Plasticware was the largest product group sold in 2005, accounting for 26% of total consumption. The second largest product group was Candles, which amounted to 25.8% of total consumption, followed by Ceramics (17.2%), Woodware (9%), Metalware (8.8%), Paperware (4.8%), Art. Flowers and Fruits (4.6%), Wickerwork (3.7%), and Glassware (N.A.).

    Austria has one of the largest GDPs per capita for 2007 and 2008 in Europe, which enables Austrians to spend more of their disposable income on gifts and decorative articles.

According to Euromonitor, consumption is expected to increase slightly in the period 2006 2009,

    especially in the segments concerning small home furnishings and decorations. However, sales of expensive china and porcelain are expected to continue to decrease in absolute value.

    The trend of declining of loyalty among consumers in favour of the attractive price and reasonable quality of many discounted private label gifts and decorative articles continued in both 2006 and 2007. For example, Ikea private label decorative articles represented one of the leading brands in value terms.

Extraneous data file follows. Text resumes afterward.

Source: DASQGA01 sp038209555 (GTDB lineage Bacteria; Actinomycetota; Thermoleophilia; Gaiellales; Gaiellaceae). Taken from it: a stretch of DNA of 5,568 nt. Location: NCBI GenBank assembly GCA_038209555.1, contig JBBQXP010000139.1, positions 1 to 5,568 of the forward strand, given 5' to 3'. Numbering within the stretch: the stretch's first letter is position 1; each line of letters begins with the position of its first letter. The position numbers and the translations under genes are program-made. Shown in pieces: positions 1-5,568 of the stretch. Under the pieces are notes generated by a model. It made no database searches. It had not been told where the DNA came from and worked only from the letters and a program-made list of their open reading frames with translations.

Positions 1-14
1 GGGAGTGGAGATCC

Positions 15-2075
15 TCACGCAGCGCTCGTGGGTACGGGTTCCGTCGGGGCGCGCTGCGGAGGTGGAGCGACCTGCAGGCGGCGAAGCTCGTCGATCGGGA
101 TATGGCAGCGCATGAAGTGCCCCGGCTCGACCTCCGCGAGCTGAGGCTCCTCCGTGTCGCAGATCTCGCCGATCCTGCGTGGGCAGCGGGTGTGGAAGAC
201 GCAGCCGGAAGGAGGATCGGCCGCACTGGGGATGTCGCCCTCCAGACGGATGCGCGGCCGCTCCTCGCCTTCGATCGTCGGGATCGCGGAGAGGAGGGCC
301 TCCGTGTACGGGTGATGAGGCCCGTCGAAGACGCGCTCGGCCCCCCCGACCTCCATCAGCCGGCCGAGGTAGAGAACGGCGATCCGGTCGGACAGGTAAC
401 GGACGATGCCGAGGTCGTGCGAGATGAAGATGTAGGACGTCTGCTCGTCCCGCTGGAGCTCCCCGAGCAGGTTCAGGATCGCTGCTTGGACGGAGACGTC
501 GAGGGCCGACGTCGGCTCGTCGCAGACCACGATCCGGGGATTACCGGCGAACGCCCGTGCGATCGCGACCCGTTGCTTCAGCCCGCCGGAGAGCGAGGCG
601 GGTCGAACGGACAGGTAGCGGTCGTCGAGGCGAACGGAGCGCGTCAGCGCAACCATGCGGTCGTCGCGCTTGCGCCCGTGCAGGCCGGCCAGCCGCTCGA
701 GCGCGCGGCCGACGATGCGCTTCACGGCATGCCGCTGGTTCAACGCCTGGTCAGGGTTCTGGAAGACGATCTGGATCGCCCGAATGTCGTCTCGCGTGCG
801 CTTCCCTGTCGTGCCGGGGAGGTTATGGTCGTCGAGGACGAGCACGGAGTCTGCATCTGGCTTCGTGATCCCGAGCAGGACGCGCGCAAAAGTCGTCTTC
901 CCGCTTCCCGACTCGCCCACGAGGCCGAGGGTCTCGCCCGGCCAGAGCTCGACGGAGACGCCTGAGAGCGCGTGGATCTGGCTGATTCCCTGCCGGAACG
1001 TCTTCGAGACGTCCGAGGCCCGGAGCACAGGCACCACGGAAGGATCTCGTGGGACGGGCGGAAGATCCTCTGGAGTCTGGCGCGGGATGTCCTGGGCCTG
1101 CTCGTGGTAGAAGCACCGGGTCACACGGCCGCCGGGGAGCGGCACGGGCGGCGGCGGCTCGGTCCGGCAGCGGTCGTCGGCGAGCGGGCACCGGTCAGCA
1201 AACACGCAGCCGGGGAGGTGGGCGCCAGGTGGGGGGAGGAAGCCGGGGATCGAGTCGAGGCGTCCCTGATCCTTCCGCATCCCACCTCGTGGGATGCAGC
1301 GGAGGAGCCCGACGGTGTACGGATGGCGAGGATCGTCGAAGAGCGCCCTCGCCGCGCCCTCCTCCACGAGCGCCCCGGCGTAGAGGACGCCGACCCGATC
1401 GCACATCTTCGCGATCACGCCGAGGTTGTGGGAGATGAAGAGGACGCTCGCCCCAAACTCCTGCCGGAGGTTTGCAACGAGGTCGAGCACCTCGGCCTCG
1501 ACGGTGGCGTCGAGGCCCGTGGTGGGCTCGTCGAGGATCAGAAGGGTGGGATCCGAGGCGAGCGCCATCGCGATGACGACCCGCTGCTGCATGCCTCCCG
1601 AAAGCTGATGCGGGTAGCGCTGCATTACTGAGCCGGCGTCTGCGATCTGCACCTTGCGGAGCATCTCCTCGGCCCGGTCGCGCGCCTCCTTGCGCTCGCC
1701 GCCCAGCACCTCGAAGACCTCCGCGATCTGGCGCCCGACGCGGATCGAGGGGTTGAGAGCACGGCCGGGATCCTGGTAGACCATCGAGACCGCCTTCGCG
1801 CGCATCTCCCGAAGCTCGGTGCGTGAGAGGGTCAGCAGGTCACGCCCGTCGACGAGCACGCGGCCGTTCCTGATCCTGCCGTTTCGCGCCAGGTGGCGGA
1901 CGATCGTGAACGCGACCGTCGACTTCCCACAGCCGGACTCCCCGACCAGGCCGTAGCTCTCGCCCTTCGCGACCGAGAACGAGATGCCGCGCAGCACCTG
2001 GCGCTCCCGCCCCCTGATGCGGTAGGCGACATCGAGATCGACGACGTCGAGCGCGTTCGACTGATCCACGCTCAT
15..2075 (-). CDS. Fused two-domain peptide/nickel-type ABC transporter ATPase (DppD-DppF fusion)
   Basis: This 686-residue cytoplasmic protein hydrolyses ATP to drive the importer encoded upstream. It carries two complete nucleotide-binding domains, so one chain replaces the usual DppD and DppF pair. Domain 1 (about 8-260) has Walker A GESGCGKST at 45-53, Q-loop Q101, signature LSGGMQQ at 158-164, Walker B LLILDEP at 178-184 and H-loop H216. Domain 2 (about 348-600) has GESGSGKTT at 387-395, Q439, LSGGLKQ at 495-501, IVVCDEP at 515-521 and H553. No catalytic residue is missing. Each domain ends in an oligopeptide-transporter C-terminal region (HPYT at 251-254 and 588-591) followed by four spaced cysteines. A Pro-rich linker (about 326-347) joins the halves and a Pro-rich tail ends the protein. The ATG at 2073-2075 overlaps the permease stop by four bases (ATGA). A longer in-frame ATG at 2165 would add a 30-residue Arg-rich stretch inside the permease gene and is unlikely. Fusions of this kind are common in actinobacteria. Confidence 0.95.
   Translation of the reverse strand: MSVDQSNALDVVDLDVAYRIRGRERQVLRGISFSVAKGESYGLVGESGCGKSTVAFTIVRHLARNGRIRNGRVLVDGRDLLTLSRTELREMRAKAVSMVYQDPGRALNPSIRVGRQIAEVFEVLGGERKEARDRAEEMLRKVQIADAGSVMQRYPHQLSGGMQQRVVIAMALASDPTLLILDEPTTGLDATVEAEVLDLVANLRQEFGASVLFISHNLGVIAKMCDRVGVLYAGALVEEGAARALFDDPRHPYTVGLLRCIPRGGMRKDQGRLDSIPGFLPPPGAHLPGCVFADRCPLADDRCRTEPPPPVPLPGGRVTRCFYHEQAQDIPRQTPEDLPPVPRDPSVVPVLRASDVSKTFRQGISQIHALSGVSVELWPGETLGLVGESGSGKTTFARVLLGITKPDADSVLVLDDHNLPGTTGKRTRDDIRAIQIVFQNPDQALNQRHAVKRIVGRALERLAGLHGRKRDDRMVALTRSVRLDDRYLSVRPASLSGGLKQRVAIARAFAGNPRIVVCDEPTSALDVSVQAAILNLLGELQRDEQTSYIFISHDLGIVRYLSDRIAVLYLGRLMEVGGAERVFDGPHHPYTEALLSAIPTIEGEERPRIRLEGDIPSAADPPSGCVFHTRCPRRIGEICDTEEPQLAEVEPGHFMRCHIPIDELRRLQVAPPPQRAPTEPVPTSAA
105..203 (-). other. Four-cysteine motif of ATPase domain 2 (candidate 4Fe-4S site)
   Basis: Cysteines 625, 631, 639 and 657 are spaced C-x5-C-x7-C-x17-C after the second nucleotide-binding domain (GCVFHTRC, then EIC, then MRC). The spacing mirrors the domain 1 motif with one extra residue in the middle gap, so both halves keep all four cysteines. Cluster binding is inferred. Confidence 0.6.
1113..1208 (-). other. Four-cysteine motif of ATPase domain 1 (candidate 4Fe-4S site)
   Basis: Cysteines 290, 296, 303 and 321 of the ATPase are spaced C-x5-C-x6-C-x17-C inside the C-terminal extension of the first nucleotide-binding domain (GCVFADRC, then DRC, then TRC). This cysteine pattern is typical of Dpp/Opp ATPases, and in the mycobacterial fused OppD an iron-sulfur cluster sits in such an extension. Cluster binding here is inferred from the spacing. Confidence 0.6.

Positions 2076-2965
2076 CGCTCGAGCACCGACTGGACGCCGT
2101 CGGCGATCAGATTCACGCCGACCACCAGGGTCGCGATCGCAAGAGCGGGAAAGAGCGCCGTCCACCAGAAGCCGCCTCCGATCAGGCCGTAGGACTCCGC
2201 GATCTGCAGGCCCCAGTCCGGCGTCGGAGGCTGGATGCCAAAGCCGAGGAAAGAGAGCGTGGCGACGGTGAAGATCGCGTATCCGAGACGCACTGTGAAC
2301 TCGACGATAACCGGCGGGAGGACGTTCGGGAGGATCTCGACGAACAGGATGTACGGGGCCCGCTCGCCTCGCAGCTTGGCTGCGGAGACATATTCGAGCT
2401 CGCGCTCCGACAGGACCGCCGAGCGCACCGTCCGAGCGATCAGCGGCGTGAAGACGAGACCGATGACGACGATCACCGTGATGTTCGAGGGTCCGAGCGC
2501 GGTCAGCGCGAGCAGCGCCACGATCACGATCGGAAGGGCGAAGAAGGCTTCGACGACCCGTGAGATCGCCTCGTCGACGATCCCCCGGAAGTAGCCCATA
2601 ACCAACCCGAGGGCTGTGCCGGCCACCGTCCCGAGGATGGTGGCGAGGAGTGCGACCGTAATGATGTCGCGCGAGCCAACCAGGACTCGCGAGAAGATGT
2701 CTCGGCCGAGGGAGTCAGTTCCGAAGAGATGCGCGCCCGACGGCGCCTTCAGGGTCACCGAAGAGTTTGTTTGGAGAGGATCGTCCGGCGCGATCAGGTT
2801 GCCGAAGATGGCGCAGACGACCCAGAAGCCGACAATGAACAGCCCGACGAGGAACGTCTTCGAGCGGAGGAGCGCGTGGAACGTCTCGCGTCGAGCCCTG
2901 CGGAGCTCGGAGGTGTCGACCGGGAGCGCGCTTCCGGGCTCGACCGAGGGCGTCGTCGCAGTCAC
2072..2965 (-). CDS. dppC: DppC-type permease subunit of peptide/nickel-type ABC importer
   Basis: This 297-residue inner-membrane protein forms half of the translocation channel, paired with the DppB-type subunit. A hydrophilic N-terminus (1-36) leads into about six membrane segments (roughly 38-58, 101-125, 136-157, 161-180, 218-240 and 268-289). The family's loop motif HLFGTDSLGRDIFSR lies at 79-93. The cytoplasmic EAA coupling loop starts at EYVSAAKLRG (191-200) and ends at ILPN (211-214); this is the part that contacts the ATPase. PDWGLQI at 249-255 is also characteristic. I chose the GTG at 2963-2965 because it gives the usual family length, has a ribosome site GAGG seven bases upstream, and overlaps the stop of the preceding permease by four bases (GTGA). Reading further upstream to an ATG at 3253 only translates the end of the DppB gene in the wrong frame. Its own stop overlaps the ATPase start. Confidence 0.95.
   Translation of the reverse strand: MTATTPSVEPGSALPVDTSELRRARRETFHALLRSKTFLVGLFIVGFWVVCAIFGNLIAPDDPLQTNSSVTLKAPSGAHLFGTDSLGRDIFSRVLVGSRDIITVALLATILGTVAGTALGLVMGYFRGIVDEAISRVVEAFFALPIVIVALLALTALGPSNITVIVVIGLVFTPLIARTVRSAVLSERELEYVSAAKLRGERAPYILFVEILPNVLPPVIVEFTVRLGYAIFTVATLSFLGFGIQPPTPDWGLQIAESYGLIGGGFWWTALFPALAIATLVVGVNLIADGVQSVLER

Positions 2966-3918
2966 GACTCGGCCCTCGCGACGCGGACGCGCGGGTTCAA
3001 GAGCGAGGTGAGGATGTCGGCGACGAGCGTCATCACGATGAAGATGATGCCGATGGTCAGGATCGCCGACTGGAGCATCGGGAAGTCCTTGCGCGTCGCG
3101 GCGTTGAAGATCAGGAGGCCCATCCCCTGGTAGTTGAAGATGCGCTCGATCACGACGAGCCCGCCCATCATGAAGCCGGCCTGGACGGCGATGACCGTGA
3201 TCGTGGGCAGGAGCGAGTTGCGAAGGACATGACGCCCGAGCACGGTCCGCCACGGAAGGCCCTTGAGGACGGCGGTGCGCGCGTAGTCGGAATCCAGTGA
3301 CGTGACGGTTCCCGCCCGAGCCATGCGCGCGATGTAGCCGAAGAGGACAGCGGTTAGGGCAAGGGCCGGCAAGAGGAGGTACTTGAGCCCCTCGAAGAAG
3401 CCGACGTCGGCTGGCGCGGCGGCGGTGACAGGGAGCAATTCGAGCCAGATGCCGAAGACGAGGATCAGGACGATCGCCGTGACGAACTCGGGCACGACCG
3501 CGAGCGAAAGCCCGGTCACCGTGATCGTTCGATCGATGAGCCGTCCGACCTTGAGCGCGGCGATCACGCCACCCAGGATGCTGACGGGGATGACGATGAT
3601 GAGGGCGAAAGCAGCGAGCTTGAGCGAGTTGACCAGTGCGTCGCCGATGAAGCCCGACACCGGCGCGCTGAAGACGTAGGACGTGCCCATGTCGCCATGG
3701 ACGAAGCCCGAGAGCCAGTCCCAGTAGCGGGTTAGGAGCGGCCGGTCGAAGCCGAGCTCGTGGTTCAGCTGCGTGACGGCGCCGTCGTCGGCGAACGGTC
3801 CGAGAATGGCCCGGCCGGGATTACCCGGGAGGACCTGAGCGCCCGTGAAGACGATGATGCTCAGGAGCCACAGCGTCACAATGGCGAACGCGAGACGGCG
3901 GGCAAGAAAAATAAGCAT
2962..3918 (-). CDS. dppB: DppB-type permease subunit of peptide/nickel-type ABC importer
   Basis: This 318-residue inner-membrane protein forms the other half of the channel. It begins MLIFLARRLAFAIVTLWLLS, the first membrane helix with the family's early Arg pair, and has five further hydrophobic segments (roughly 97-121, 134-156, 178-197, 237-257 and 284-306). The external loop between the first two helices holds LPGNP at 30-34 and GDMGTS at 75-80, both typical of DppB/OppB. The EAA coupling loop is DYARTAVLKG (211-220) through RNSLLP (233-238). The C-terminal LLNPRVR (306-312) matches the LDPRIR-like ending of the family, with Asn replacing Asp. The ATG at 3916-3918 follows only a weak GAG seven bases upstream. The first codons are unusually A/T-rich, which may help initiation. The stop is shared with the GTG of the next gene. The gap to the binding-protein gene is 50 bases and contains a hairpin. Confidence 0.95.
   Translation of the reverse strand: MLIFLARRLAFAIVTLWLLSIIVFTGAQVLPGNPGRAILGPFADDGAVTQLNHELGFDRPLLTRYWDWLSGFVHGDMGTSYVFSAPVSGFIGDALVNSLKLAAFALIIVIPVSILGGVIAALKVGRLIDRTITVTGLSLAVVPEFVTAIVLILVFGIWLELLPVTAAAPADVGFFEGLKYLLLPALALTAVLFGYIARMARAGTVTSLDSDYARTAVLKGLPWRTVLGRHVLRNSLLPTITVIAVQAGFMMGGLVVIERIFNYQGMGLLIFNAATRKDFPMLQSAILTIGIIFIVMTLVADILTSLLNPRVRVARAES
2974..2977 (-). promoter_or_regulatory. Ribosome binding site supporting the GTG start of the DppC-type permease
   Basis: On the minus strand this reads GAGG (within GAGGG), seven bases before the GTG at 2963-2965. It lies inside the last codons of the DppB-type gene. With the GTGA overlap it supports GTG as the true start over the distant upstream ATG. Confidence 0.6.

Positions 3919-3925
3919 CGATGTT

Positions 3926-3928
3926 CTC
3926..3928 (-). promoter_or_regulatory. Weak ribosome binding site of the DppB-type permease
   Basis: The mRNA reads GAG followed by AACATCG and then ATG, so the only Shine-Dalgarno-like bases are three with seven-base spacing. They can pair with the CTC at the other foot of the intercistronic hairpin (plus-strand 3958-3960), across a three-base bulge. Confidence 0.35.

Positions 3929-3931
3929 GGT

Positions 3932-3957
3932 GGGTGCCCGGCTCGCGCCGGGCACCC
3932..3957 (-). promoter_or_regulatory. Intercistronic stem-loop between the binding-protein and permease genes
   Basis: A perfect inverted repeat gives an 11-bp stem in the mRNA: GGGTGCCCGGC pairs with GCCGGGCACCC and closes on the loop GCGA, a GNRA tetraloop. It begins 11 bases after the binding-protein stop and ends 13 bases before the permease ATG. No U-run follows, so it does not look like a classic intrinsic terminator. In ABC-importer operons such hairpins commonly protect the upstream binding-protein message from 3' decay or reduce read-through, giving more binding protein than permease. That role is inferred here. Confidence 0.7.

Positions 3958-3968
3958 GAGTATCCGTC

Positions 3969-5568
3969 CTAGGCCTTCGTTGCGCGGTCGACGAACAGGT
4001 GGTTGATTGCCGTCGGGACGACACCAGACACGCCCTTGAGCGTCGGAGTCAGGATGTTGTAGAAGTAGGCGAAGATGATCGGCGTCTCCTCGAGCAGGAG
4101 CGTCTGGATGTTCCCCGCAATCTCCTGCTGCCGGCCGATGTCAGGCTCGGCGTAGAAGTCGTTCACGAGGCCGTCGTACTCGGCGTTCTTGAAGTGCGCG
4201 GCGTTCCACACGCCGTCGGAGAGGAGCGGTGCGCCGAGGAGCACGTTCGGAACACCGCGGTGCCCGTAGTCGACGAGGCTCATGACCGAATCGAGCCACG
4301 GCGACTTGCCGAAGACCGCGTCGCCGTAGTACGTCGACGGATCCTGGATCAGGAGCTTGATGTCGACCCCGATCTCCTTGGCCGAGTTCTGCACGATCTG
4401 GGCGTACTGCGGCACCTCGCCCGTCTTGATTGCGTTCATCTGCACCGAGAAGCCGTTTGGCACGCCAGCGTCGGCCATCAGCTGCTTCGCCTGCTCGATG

Demand for decorative articles will primarily stem from a continuous cycle of new generations of single householders and replacement needs, as well as more enthusiastic hobby hosts searching for premium or specialised products.

1.2 Production

    Total Austrian production of gifts and decorative articles amounted 111 Mio USD (78 Mio EUR) in 2006. Production in Austria increased by 25.8% during the period 2002 2006.